Drops in U.S. stock markets may weaken Jakarta bourse
JAKARTA (JP): Weak sentiment in the global market, driven by a recent series of drops in the U.S. stock markets, will further weaken the Jakarta Composite Index this week after it fell 2.5 percent last week, equity analysts have said.
The analysts said pale global sentiment and the absence of foreign investors in the local market would send the Composite Index down again.
"Next week the market will be very cautious amid the weak global sentiment," said equity analyst Martin P.H. Panggabean on the weekend.
"The slump in the Dow Jones and Nasdaq markets has upset major stock markets around the world, including the Jakarta Stock Exchange (JSX)," he added.
Other analysts also acknowledged the impact of a weak global sentiment but said the local stock exchange -- which was already at a low point -- would not react as badly as other regional stock exchanges.
An analyst with a local securities house added that the global stock exchange slump was initially caused by the recent steep dive of high-tech stocks in the U.S.
"JSX does not have that many high-tech stocks. Thus, it should not be too badly affected hopefully," he said.
But street demonstrations will also weigh negatively on JSX trading this week, he added.
"The case involving former president Soeharto will certainly remain a main issue for the street demonstrations next week," he said over the weekend.
The students' demonstration last week went to the Attorney General's Office to call for a more firm and prompt move in the investigation of the former strongman.
The government recently named Soeharto a suspect in a reinstated investigation of alleged corruption during his terms in office.
However, the slow progress of the inquiry has drawn strong protest from the public who demand prompt action.
Stock analysts and currency dealers did not see the government's success in rescheduling US$5.8 billion in sovereign debt at the recent meeting of the Paris Club of creditor nations improve sentiment on the JSX or on the money market.
"We did not see any strengthening of the rupiah against the U.S. dollar due to the Paris Club accord," Pardy Kendy, the managing director of listed Bank Buana Indonesia, said last week.
This was because the market anticipated a positive outcome from the Paris Club.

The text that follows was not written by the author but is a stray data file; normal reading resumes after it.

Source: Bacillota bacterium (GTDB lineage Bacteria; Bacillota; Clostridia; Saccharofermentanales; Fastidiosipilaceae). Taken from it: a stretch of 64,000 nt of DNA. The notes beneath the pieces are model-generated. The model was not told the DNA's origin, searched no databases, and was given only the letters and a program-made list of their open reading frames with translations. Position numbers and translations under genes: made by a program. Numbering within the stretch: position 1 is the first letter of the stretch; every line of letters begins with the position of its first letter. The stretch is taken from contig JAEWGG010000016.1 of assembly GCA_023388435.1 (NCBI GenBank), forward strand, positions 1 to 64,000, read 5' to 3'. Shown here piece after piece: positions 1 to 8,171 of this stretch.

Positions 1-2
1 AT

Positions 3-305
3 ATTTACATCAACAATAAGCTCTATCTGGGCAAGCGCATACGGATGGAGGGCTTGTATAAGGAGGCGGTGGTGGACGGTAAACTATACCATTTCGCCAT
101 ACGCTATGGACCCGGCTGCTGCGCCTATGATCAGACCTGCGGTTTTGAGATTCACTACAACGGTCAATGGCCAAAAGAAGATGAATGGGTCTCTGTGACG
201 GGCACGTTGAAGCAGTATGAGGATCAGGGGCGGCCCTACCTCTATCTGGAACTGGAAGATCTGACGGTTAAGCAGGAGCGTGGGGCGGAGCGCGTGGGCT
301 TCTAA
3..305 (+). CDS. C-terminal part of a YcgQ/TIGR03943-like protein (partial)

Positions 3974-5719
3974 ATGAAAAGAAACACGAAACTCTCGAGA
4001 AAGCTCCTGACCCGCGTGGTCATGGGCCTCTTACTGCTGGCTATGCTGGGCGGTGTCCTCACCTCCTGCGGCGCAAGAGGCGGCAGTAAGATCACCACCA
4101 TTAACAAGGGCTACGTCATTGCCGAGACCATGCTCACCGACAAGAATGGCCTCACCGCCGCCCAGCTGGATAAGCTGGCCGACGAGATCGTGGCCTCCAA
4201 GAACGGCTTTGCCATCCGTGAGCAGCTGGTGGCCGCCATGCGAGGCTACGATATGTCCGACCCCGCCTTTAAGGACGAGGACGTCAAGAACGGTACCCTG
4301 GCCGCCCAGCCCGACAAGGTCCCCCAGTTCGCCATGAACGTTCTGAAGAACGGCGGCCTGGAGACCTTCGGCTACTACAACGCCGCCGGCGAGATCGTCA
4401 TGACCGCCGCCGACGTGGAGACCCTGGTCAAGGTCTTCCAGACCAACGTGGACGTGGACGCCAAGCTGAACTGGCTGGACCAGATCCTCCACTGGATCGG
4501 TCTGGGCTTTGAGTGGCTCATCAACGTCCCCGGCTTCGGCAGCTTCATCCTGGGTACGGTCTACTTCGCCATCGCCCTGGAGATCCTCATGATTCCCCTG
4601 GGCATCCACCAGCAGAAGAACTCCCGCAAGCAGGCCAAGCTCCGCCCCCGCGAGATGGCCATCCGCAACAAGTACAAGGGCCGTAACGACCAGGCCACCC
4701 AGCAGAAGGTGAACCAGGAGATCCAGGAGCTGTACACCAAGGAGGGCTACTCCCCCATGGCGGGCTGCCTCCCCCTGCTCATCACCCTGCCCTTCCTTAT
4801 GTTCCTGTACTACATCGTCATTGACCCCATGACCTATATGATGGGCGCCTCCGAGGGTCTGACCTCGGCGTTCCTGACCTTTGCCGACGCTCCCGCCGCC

"It did not have any significant difference whether it (the rescheduled debt) was $2.1 billion or $5.8 billion," he said.
Indonesia initially expected to reschedule $2.1 billion in debts due this year, but the Paris Club agreed on Thursday to reschedule a total debt of $5.8 billion maturing this year to the first quarter of 2002.
Another reason why the market did not react positively to the Paris Club news was because the rescheduling agreement was strictly conditional upon the further support of the International Monetary Fund (IMF), Pardy said.
"The Paris Club rescheduling agreement requires an endorsement from the IMF," he said.
Meanwhile, he said, the IMF's endorsement was dependent on the Indonesian government's ability to complete on schedule the reform package as agreed upon by the IMF.
The Indonesian government has set a new deadline of April 21 to complete its economic reforms after failing to meet the initial deadline at the end of March, which led to a delay in the disbursement of $400 million in the IMF's aid package to Indonesia.
"So market attention has now turned to the government's ability to meet this new deadline," he added.
The local currency closed slightly stronger last week at Rp 7,625 compared to Rp 7,663 the previous week.
The index dropped 2.5 percent last week to close at 556.78 points, down from 570.81 the previous week. The daily average transaction value decreased to Rp 374.28 billion last week, compared to Rp 483.2 billion during the previous week.
The daily average turnover also decreased to 307.4 million shares from 337.3 million shares the previous week.
Last week's top gainers were PT Maskapai Reasuransi, whose shares jumped by 53.85 percent, PT Mitra Rajasa by 38.46 percent and PT Inter-Pacific Bank by 33.33 percent.
PT Telkom announced last week that it would distribute dividends of Rp 53.87 per share between late May and early November this year.
The week's big losers were PT Kridaperdana Indahgraha, whose shares fell by 43.55 percent, PT Super Mitory Utama by 31.25 percent and PT Sepatu Bata by 27.09 percent.
Top brokerage firms by transaction value were PT Vickers Ballas with Rp 295.57 billion in transactions, PT Credit Lyonnais with Rp 168.71 billion and PT Danareksa Sekuritas with Rp 139.70 billion. (udi)